With over two decades of teaching experience (continuous ever since he began giving lessons to his [trusting] neighbors at the age of eleven), he has been honored with several university-wide awards. His pedagogical philosophy focuses on forming the complete, self-aware 21st-century musician in mind, body, and temperament, incorporating years of meticulous study with the innovative methods of alignment and movement as taught by Dorothy Taubman and Teresa Dybvig. For more information and links to his writings on music, visit andrew-zhou.com .
Blaise Bryski currently holds positions as opera coach in the Ithaca College School of Music and as visiting lecturer in piano at Cornell University. He is a twelve-year member of David Borden’s Mother Mallard, the world’s oldest synthesizer band, which performed most recently at the Berlin Atonal Festival. Last year, he gave the world premiere of ‘Breath & Hammers’, a concerto for piano and wind ensemble by Mark Winges. Mr. Bryski is an accomplished fortepianist and holds a doctorate in eighteenth-century performance practice from Cornell University. His teachers include Aube Tzerko and Malcolm Billson. He received his Master of Fine Arts degree from the California Institute of the Arts and is a graduate of the University of Cincinnati College-Conservatory of Music.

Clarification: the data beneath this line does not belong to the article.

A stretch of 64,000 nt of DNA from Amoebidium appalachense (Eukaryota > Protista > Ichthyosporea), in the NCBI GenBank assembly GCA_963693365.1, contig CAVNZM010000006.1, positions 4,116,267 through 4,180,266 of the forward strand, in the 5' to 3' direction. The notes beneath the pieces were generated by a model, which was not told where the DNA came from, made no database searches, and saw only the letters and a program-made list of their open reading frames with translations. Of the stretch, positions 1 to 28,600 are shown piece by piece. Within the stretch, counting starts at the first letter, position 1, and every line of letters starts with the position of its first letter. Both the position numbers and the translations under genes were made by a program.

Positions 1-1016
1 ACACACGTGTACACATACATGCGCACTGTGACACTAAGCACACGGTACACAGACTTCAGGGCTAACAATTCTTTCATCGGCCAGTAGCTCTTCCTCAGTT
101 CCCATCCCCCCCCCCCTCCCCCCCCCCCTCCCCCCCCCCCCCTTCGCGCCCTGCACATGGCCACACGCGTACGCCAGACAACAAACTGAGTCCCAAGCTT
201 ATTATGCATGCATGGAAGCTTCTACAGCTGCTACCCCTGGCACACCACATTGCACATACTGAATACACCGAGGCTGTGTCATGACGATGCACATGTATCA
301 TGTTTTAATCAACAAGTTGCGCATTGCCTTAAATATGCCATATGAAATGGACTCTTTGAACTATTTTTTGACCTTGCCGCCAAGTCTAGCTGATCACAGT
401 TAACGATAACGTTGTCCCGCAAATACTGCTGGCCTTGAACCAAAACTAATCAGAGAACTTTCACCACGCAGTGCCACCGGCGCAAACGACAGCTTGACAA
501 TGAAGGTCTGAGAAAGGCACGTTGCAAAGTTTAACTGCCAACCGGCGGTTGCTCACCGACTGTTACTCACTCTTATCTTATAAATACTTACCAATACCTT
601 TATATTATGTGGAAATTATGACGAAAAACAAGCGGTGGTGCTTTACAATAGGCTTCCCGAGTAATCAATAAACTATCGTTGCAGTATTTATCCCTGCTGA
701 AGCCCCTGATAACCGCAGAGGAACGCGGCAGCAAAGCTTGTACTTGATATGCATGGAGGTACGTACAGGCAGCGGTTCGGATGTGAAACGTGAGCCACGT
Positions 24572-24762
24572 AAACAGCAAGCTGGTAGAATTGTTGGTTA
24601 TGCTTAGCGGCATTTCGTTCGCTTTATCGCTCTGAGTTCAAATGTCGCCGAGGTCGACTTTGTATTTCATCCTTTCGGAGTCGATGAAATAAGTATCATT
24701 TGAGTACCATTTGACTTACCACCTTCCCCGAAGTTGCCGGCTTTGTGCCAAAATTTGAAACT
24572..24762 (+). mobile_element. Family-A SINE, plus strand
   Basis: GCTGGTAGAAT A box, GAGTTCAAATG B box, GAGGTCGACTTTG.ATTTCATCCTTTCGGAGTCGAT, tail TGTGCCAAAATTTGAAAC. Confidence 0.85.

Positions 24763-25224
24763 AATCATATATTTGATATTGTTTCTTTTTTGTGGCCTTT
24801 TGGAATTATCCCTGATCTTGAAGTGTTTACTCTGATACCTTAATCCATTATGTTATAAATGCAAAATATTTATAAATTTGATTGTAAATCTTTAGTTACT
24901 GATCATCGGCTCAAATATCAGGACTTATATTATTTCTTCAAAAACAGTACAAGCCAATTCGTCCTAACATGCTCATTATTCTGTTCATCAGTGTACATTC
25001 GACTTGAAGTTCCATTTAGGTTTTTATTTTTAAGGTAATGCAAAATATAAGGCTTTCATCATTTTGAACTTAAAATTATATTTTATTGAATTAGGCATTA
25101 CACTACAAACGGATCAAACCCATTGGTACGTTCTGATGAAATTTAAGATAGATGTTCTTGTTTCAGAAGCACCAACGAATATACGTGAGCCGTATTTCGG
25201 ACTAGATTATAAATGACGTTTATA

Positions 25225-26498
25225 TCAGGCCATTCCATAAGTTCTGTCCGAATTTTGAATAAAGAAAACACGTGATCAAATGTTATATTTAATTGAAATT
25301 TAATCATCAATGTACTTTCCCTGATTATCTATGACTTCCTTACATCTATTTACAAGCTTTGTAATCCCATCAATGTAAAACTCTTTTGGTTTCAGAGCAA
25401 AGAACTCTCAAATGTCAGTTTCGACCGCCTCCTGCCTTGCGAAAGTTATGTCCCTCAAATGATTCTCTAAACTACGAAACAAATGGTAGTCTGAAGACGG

Bryski’s credits as coach/accompanist include Cornell University, the Los Angeles Master Chorale, USC, and the Cincinnati College-Conservatory of Music. He was staff accompanist for the UCLA Department of Music for ten years and was a professional pianist in Los Angeles in many styles including rock and jazz. He has performed with the New York Concert Singers, the Aldeburgh Connection/CBC Radio, Ensemble X, the Green Umbrella New Music series, Society for New Music, the Nakamichi Baroque Festival, the Los Angeles Baroque Orchestra, and the Cincinnati Symphony.